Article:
Mediation in northern and central Mali

HD has been present in Mali since the end of 2011, initially focused on efforts to help address and prevent inter-communal conflicts. To contribute to the country’s peace process, HD’s work later developed and the organisation started providing mediation support, in the form of technical and strategic advice, to the parties engaged in the negotiations that ultimately led to the signature of the Algiers Agreement in June 2015. HD has also been working with civil society representatives from the north and south of the country, as well as with refugees in the neighbouring countries, to encourage greater understanding of each other’s concerns as well as their support for, and involvement into, the peace process. HD also initiated a dialogue among religious communities in order to tackle opposing issues and reduce tensions. In addition, HD has fostered and supported networks of community leaders in the northern part of the country to help reduce tensions between them.


Following the rebellion in the north of the country in January 2012 and the ensuing military coup in Bamako in March 2012, a fragile negotiation process was initiated by Burkina Faso. These efforts led to the signing of the Ouagadougou Agreement in June 2013 between the Government and some of the armed movements, which allowed for local and national elections to take place.

President Ibrahim Boubacar Keita was elected in September 2013 but the peace process subsequently stalled. It resumed in February 2014 under the auspices of the United Nations Multidimensional Integrated Stabilization Mission in Mali (MINUSMA). However, it stumbled over the Government’s slow action, the fragmentation of the armed movements, and overlapping attempts at external facilitation of the process.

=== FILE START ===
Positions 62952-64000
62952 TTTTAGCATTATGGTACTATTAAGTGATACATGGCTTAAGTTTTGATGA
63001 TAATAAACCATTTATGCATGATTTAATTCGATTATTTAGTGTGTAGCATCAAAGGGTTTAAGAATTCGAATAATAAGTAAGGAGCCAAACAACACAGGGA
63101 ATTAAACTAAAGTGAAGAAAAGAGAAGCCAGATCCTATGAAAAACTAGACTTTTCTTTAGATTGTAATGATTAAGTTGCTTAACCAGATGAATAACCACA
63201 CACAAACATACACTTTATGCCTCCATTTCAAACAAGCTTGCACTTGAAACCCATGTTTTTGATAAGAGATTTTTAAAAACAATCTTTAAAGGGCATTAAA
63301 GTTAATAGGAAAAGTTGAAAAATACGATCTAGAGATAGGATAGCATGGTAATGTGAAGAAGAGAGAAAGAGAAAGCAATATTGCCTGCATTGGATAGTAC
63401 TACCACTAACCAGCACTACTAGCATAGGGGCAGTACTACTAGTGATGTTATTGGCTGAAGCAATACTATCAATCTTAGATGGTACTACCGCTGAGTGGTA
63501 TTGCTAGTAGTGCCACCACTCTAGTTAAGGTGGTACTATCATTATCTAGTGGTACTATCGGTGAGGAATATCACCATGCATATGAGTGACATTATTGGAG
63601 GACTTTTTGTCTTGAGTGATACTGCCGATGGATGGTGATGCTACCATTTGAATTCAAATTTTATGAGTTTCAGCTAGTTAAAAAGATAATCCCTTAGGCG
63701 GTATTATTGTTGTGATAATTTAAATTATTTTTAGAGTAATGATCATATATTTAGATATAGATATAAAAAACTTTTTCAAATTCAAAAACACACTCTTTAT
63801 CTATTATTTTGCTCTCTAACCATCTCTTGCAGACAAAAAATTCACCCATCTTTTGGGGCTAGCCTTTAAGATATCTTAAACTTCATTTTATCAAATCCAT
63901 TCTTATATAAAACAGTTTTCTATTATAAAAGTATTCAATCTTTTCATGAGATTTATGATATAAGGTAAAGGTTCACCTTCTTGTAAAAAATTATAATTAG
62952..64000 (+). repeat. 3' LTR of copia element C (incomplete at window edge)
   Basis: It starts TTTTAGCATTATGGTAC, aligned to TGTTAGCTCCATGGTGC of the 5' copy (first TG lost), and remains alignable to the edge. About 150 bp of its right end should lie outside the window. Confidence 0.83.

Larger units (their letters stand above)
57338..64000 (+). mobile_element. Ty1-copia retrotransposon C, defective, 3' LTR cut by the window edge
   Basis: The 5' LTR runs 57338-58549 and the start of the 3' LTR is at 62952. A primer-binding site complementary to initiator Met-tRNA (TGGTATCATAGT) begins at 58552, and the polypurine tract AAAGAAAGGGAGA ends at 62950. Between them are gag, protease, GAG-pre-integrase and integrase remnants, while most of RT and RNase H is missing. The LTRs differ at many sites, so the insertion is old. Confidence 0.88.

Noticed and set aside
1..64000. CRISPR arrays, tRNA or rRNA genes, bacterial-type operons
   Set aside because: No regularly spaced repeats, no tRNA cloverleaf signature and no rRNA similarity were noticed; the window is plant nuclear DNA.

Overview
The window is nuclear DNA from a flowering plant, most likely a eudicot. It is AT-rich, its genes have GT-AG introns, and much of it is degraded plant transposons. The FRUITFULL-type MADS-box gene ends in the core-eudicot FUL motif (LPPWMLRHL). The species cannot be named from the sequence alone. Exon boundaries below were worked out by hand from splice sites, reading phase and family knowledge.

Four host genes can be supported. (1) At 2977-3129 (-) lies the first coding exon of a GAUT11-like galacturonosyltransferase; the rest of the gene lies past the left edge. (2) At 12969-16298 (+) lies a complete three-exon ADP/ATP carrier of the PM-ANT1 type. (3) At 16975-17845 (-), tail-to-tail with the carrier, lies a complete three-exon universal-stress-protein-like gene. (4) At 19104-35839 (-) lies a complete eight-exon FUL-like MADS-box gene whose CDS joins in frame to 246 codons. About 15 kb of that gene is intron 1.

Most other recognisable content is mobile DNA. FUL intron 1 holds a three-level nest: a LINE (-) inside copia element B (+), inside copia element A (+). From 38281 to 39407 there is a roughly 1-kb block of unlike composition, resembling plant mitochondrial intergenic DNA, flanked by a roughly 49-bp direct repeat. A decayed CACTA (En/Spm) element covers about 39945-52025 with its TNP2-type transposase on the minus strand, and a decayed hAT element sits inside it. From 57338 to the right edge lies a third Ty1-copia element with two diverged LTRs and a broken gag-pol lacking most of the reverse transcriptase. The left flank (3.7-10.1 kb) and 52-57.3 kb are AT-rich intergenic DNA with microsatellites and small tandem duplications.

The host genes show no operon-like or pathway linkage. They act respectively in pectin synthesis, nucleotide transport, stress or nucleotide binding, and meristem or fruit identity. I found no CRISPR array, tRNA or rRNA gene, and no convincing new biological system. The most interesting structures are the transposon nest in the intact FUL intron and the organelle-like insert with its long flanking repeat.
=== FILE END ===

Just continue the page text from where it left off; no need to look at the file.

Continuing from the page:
Ouagadougou meeting in Burkina Faso

In May 2014, a military victory by the armed rebels over the Malian army in Kidal and a ceasefire negotiated by Mauritania created new momentum for the peace process. Algeria became the lead mediator in the process and a common declaration was signed in June 2014 by all the parties involved. This committed the armed movements to dialogue with the Government under the facilitation of Algeria and in co-ordination with other international mediation stakeholders (such as the Economic Community of West African States, the African Union, and the United Nations). This process, known as the Algiers process, was based around a roadmap covering political, security, justice, and socio-economic development issues.

In August 2014, during a meeting facilitated by HD with the support of MINUSMA, the main armed movements involved in the Algiers process signed a non-aggression pact (called the Ouagadougou Declaration) to cease hostilities in the north of Mali and present a united position in the Algiers process. However, this agreement was short-lived and these movements fragmented into dissident movements based around communities soon after.

The Algiers process nonetheless carried on and resulted in the signature of the so called Algiers’ Agreement in Bamako on 20 June 2015.